As Chinese students flood private American high schools, aided by high-priced "consultants," they are changing concepts of success and security back home, and leading ambitious schools to seek out more of the eager (and often full-paying) mainlanders.
When 16-year-old Zhao Weibo flew in from China to tour the U.S. east coast with his father, Zhao Jun, they didn't visit the Statue of Liberty or the Washington Monument. They wound through New England historical villages and affluent suburban towns, in search not of photo opportunities or souvenir shops, but high schools. Zhao Weibo, currently in his last year of junior high school, wants to attend a private high school in America next year. "I like what I heard in China about American private high schools. I like their education style. I think it will be good for my future," he told me.
In the past few years, Chinese students have been flocking to American colleges, anticipating a better education, greater opportunities, and prestige. Last year, 157,588 Chinese nationals studied in U.S. colleges, a 23% increase from the year before. Now, Zhao is part of a booming trend of Chinese students who decide to leave their country's schools for America's before college. Their number is growing even faster than China's GDP. According to the U.S. Department Homeland Security, only 65 Chinese students studied at American private high schools in the 2005-06 academic year. By 2010-11, the number had grown by a factor of 100 to 6,725 students.
Just a few years ago, American private high schools seemed as distant to Chinese families conceptually as they are geographically. On Zhao Weibo's application list is Deerfield Academy, where I studied from 2005 to 2007. When I applied, I had to fly three hours from Beijing to Hong Kong for the mandatory interview; the 600-student boarding school tucked in rural Massachusetts didn't bother to hold information sessions on the mainland. China, though the world's most populous country, didn't have enough interested students. When I eventually decided to attend, my classmates were baffled. Parents' friends urged me to reconsider. Why give up a coveted spot in a competitive Chinese high school, they asked, in exchange for a school of unknown reputation thousands of miles away?
Middle class Chinese families don't see it that way anymore. American high school diplomas are the new must-have for the upwardly mobile. Thousands of miles away, U.S. private schools are adjusting accordingly. Deerfield and other well-known private schools started hosting annual admissions tours in mainland China, attracting crowds of hundreds at each stop. The Association of Boarding Schools, an organization with roughly 300 member schools, has partnered with a Chinese education consulting agency to organize large school fairs in Beijing and Shanghai. In six years, boarding schools like Deerfield and The Hotchkiss School in Connecticut reported a ten-fold increase in the number of Chinese applications. Each received less than 20 applicants in the 2005-2006 academic year and more than 200 in 2011-2012. If they were all accepted, the schools would be one third Chinese. "It is really just incredibly explosive," says Patricia Gimbel, Deerfield Dean of Admissions and Financial Aid.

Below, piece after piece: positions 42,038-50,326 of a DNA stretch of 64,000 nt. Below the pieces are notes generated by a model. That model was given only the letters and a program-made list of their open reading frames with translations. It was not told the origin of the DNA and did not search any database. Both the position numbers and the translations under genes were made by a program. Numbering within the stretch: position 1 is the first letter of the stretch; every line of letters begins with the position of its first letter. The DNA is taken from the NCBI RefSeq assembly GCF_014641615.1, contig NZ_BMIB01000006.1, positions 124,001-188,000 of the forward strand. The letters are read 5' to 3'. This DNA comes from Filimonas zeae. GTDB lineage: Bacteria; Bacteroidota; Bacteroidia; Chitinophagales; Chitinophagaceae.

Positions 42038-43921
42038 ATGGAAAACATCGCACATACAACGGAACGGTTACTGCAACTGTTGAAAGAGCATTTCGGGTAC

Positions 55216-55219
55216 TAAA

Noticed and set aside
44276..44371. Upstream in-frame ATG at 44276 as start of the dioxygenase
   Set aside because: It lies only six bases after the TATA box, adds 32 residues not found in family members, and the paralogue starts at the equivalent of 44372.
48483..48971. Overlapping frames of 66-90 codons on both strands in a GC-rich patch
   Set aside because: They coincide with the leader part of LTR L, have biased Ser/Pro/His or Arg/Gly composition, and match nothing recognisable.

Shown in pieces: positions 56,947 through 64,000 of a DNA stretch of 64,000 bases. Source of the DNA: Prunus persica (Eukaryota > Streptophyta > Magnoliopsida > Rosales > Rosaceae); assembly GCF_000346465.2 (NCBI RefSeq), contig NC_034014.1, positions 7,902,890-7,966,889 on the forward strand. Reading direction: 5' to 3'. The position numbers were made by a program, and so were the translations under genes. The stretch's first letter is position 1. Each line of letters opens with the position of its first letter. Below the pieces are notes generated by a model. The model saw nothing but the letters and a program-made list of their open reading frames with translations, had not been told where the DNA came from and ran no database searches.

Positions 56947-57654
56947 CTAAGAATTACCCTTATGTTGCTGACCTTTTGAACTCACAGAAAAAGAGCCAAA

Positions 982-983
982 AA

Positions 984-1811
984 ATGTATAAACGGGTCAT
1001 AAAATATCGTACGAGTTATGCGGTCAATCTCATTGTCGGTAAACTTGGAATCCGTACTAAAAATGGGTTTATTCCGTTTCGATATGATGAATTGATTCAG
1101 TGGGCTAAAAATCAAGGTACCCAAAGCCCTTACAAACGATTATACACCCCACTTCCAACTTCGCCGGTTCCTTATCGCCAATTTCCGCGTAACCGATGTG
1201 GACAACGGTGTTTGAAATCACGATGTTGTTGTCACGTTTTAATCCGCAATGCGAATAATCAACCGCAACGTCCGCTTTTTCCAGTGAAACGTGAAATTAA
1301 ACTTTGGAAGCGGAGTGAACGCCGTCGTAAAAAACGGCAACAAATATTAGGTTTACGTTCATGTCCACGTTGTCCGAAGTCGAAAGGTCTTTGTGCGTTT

Four years of private American high school education can cost around $200,000, a considerable sum for American families, and even more for a family from China, where average wealth is about one fifth as in the U.S. However, China's many newly minted millionaires see it as a worthy investment and a reliable path to an even higher goal: Ivy League colleges. In fact, the phenomenon reflects more than just the rising economic prowess of China's middle class. It is also a lens into their complicated and often conflicting psychology: increasingly ambitious and outward-looking, at once sophisticated and perhaps a bit naive, they seem driven by a combination of faith in China's future and distrust of its present; a belief that education abroad will translate into success at home. But, dazed by the new emerging opportunities and eager to follow the latest trend that promises them long-term security, both the parents and their children sometimes get something very different from what they'd hoped for.
Every year in March, affluent Chinese families fill the reception halls of Qide education consulting agency's 20-plus offices. The application deadlines for American private high schools are only nine or ten months away. Parents and their teenage children sit at small round tables that sprinkle the room, leaning forward in their chairs, eyes fixed on the consultant flipping through their transcripts and resumes. An overhanging television screen shows the Gothic buildings and green courtyards of western high school and university campuses.
"Where else should you invest your money? You should invest it in education."